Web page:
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showing 61 - 75 of 173 post(s)


By: X Bats |  (0) Post comment »  |  Read comments »
In 1860 the dimensions agreed upon during the yearly convention were changed and the new playing rules stated that the weight of the ball should be between five and three-fourths ounces and between nine and three-fourths to ten inches in circumference. The ball was still to be made of india-rubber, wrapped in yarn and covered in leather. The leather was still brown and the shade varied depending upon what leather was available to the craftsman. John Van Horn, second baseman for the Baltic Club of New York, in the 1850's, was the leading produce of baseballs in the early 1860's. Van Horn, who was a shoemaker, was located at 33 Second Avenue in New York and used rubber from old shoes to comprise the core of his baseballs. He used between 2 and 2½ ounces of rubber in baseball, which translated in to a "lively" ball and used sheepskin for the cover. He supplied the Knickerbocker Club and has been dubbed the "greatest ball maker of the 19th century."


By: ERIC MIKLICH |  (0) Post comment »  |  Read comments »
The baseball was a very important part of the development of the early game of baseball. The hand-made baseball allowed their makers to become identified as making a "live," "medium" or "dead" ball and added to the strategy employed by visiting teams. The size and weight of the baseball changed radically in 1857, continued to change in the 1860's and in 1872 became the same as the ball used today.


By: X Bats |  (0) Post comment »  |  Read comments »
The Knickerbocker Base Ball Club introduced the first "uniform" on April 24, 1849. The uniforms consisted of long blue woolen trousers, leather belts, white flannel shirts with a full collar and straw hats. At the end of the 1850's, many teams adopted the flannel shirt with the button on shield style, which contained the team's emblem, name or both. The full length "pantaloon" pants were in vogue throughout the 1860s but presented a problem of having players getting their feet caught on the legs of the pants when running. Players used to wrap them tight to their shins and use tape or a small belt to hold them flush. The 1868 Cincinnati Red Stockings became the first team to wear knickers. These "cricket-style" pants were less restrictive, and as a result their stockings or socks were now visible. Their red stockings became their trademark.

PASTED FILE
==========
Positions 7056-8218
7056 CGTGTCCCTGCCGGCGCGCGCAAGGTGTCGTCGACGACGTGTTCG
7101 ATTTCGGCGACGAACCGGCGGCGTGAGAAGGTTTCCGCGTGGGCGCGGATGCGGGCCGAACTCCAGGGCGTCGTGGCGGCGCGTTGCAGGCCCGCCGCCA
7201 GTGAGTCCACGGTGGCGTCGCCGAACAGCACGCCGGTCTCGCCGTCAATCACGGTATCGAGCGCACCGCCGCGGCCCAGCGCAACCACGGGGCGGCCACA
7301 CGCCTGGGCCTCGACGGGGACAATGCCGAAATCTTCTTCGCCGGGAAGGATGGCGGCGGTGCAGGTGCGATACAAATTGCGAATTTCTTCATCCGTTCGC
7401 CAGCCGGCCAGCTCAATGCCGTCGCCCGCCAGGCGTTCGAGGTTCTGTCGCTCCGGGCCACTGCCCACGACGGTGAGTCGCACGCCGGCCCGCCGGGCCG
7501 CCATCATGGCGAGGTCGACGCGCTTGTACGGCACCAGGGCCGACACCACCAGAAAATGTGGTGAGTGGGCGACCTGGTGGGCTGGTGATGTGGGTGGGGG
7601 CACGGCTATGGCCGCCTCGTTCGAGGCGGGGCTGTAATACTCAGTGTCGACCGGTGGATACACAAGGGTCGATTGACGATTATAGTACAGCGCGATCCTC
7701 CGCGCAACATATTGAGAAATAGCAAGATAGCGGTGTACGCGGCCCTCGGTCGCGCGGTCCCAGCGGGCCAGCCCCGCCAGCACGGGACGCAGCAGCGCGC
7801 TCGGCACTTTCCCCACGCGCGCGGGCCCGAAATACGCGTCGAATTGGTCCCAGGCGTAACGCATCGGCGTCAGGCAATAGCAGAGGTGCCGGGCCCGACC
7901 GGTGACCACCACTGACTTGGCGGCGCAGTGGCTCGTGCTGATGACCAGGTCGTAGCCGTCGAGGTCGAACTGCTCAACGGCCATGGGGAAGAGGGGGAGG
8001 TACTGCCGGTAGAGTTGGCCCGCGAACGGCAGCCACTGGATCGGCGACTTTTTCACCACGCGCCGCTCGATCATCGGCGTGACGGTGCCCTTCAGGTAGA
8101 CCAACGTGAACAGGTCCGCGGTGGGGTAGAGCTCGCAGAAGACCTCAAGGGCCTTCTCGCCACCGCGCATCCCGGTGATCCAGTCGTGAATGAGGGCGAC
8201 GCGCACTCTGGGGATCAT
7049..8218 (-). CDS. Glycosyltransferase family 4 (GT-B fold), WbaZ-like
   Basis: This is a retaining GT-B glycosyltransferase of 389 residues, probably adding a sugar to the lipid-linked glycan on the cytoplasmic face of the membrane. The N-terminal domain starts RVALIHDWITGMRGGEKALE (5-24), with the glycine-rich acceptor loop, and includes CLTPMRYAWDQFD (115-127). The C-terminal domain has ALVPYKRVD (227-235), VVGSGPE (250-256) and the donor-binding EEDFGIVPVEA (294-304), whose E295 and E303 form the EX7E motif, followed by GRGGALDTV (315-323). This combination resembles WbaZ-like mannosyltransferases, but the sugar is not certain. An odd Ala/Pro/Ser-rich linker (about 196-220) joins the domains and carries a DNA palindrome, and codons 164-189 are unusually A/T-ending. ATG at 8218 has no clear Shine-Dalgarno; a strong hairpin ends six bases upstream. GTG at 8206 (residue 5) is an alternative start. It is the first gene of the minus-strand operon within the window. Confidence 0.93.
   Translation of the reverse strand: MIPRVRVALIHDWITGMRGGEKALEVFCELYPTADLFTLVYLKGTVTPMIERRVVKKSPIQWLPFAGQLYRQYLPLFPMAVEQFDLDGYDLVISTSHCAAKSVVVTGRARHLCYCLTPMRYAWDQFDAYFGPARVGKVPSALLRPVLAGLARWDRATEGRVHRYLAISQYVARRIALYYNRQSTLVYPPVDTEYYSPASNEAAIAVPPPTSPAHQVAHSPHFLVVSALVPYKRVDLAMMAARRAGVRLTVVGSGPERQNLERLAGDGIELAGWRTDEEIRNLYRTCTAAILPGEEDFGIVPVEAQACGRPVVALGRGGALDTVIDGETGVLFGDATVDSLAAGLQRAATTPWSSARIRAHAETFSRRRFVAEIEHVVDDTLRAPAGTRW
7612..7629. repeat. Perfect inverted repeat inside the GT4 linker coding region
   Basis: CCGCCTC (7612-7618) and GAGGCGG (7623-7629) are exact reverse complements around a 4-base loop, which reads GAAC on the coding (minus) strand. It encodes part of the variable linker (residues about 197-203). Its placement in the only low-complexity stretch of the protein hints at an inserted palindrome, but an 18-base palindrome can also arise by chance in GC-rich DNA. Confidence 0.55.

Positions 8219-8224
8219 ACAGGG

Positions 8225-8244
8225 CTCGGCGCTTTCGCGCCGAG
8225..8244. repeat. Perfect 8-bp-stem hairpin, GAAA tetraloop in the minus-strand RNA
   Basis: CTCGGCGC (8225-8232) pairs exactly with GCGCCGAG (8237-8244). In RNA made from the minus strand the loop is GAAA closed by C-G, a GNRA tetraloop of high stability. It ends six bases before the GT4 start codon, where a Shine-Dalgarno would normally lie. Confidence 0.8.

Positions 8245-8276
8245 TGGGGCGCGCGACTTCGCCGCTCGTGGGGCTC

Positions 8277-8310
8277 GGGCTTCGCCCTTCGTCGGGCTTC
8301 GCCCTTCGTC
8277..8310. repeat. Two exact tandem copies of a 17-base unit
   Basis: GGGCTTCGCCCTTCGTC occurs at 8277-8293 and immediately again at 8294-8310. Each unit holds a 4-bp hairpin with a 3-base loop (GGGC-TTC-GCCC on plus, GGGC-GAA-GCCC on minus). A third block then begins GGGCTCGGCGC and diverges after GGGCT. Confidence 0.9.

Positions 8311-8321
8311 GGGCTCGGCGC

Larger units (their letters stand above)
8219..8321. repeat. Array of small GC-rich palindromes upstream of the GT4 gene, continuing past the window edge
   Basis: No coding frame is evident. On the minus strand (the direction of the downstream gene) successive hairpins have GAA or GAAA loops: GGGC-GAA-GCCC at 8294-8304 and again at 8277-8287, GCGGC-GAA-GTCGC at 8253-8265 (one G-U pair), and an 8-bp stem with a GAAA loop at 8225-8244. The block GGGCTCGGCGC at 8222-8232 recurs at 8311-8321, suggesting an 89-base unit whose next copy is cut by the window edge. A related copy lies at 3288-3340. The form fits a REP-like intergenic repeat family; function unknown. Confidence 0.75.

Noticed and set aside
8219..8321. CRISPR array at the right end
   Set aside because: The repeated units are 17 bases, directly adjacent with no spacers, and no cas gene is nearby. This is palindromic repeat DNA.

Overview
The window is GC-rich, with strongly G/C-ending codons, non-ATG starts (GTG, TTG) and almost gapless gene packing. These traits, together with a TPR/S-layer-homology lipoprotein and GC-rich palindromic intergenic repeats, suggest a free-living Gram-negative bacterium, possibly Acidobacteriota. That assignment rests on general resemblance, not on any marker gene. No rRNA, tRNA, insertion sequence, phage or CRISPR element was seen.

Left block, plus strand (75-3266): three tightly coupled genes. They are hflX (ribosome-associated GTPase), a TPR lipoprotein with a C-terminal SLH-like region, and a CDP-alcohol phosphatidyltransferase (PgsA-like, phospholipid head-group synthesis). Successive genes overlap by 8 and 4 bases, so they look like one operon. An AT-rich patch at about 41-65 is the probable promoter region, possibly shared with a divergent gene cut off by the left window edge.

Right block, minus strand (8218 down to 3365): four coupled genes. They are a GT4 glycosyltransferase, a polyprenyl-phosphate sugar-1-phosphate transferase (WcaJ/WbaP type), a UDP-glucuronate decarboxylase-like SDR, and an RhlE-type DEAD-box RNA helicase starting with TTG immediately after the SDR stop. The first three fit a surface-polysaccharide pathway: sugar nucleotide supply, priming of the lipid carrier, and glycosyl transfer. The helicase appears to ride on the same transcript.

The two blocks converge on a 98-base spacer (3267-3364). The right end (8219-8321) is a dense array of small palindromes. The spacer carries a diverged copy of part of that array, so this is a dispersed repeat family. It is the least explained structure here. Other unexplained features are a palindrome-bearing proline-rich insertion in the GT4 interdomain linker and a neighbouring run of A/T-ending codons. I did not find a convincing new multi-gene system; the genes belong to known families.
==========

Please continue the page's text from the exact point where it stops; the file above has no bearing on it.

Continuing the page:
By: X Bats |  (0) Post comment »  |  Read comments »
When a glove is mentioned in conjunction with 19th century base ball the listener or reader must not think of the glove as it exists today. The glove started out as merely a leather work glove, with or without full fingers, and progressed to a more padded piece of equipment. It is impossible to pinpoint the first player to wear a "glove" but there have been reports as early as 1860 that catchers were wearing them. It is logical that the catcher would be the first position player to wear them as they handled hundreds of pitches per game as well as foul tips. It would seem that the first baseman would be the next position player to don a "glove."

Evolution of Baseball Equipment

By: X Bats |  (0) Post comment »  |  Read comments »

A minimum of equipment was employed in 19th century baseball, and changes in its regulation were infrequent. No batter wore a helmet during the 19th century. "Gloves" did not become common until the late 1880s and the baseball has retained the same dimensions, weight and leather pattern since 1872. Only one attempt to regulate uniforms was made by the National League of Professional Base Ball Clubs in 1882. This was due to the emergence of the American Association of Base Ball Clubs, which began play in 1882 and attempted to differentiate themselves from the six-year old National League.

19th century bats looked and felt different than today's bats. They were generally heavier and considerably thicker in the handle and had more of a gradual taper from the handle to the barrel. They were made with or without knobs on the handle and on various parts of the bat would be painted "rings" that would reflect the team color.


The Past and Future of the Baseball Bat

By: X Bats |  (0) Post comment »  |  Read comments »

All these innovations were developed to aid in hitting. More recently though, the bat was redesigned to aid the hitter.

During the dead-ball era, baseball players used to grip the bat differently, holding it further up the grip. The knob at the end was to keep players' hands from sliding off the bat. But in the modern game, players hold the bat with their hands as low as possible - sometimes even covering the knob. Graphic designer Grady Phelan created the Pro-XR bat in response to the modern grip.